Many websites offering genetic testing for commercial purposes fail to outline the privacy implications of such tests, Data Protection Commissioner Helen Dixon has said.
Speaking at the inaugural Data Summit in Dublin organised by the Department of the Taoiseach, Ms Dixon outlined the challenges to privacy from the so-called digital revolution, but also the opportunities she said new European Union legislation would bring.
The commissioner noted “fantastically positive examples” of what data-driven technology had given us, including better understanding of climate change, combating hospital infections and identifying genetic markers for cancer.
However, Ms Dixon said context was king in assessing the circumstances in which data was being processed. Data-protection authorities had a watchdog role, where they identified risks in terms of how data was collected and used, but they did not make policy choices.
She said her office had recently audited a number of insurance firms for new insurance products based on drivers agreeing to use telematic apps that monitor their driving behaviour.
On genetic testing, Ms Dixon said that in “appropriate clinical settings with regulated professionals, ethics committees and counsellors”, genetic testing and research could be a good thing where it led to identification of markers for breast cancer, for example.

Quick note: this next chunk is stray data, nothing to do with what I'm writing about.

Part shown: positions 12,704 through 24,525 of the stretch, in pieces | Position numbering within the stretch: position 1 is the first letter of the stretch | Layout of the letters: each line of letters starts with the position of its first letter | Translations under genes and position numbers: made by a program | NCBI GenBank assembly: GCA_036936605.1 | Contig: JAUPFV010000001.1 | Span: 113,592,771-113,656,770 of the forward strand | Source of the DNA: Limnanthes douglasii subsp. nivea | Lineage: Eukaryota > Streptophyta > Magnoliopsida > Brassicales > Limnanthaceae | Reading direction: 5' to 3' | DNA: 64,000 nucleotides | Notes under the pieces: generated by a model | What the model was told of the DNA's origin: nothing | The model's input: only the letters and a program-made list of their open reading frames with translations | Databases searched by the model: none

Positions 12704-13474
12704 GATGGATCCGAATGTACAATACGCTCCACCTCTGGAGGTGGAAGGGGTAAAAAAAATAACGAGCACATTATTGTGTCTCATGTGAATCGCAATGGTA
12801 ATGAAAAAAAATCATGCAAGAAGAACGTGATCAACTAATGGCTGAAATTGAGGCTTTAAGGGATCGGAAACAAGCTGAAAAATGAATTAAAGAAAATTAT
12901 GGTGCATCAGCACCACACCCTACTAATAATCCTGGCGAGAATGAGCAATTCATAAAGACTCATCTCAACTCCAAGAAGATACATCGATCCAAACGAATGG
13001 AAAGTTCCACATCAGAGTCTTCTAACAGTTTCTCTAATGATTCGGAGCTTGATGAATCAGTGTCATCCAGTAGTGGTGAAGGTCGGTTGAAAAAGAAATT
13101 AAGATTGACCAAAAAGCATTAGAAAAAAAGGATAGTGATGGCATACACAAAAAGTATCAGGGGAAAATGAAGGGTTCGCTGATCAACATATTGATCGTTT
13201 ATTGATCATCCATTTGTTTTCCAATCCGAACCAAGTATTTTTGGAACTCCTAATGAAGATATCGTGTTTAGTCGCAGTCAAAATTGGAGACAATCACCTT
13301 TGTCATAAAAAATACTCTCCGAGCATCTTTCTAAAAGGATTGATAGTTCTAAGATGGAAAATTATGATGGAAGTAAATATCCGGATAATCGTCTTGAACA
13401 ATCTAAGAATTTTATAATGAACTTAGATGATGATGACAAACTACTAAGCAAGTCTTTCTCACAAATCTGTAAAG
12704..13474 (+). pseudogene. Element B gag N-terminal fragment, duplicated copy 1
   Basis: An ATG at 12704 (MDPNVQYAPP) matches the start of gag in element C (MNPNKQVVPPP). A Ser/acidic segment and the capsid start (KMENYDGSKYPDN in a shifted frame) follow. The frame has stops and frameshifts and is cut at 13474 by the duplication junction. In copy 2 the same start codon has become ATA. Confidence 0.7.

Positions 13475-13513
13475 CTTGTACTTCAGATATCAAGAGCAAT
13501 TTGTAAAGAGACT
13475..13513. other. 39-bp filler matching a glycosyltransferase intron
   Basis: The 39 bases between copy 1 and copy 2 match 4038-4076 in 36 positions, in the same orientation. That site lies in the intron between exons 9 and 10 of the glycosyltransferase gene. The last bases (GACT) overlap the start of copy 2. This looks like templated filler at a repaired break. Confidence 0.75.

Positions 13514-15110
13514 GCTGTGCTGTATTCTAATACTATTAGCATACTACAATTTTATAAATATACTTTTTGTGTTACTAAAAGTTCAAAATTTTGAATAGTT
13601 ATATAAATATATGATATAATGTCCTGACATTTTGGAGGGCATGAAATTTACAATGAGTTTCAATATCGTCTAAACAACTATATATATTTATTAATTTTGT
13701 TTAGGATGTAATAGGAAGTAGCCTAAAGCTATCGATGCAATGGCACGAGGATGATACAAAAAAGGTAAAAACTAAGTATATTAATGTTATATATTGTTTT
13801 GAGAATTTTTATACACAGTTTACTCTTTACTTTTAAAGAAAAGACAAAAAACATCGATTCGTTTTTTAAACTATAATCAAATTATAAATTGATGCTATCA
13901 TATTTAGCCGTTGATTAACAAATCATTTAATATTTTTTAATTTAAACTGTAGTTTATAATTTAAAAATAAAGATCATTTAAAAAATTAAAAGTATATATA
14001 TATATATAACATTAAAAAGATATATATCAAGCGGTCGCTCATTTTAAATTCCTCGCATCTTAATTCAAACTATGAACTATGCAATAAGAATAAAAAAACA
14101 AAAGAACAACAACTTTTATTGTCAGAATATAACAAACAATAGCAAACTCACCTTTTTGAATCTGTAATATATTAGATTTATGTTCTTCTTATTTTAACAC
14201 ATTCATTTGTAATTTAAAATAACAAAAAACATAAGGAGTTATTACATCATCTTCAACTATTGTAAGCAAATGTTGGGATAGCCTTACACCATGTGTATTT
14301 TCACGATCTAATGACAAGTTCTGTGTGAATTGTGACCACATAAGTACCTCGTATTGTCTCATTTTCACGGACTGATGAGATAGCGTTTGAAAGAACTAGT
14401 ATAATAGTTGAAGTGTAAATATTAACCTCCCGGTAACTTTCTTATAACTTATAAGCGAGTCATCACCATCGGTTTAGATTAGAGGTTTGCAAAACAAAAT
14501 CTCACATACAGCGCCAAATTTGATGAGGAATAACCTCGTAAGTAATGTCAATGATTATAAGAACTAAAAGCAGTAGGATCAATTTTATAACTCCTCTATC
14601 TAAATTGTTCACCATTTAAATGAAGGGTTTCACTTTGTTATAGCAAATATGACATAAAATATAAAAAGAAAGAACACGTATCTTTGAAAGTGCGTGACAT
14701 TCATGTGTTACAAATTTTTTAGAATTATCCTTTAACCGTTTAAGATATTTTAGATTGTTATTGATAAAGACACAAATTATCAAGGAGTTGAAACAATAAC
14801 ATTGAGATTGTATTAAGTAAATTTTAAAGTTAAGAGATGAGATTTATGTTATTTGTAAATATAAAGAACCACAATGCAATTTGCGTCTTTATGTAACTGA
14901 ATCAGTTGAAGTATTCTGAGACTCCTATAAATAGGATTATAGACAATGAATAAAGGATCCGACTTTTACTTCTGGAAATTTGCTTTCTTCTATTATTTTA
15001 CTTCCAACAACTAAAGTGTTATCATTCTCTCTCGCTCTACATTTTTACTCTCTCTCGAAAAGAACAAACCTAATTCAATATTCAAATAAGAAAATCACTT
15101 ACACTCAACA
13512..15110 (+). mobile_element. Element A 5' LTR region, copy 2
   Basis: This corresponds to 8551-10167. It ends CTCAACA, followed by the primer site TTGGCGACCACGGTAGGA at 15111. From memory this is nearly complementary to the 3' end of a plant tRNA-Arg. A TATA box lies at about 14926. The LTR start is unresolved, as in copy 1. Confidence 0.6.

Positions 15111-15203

“In these types of regulated clinical environments, ethical decisions can be made on what information patients should receive, whether the rest of the family should receive certain results where they could be equally affected by what is identified, whether DNA samples should be destroyed and whether the data can be safely stored in the cloud, etc.”
“But then think of genetic testing in the context of online commercial firms offering, for example, ‘child talent genetic testing’.
“Yes indeed, a test that purports to tell you whether it’s a good idea to buy your child a piano or not and claims to give you a firm idea of your child’s strengths and weaknesses.”
The commissioner said a lot of the websites offering these online services “fail to outline the privacy implications with this type of test”, such as precisely what data was collected, how the data would be used, whether it would be sold, how it would be secured and how and where it would be stored.
“Neither typically are these websites clear that in fact no DNA test is going to be accurate in terms of predicting if a child is going to be good at playing the piano or in relation to any of the personality traits of the child. Genetic data also presents the privacy complication of family members being identifiable as well.”
Ms Dixon said that many public-sector bodies seemed to “struggle enormously with the high-level, principles-based nature of data-protection law”.
“There is no book that tells us the answer to any data-protection implementation question – it hangs off the detail of the specific case. And the organisation proposing it is best placed to conduct that analysis and present it to us.”
On the new General Data Protection Regulation, Ms Dixon said she believed it was going to “slowly transform our relationship with digital service providers of all types”.
Its real strength lay in the new accountability and transparency requirements it implemented.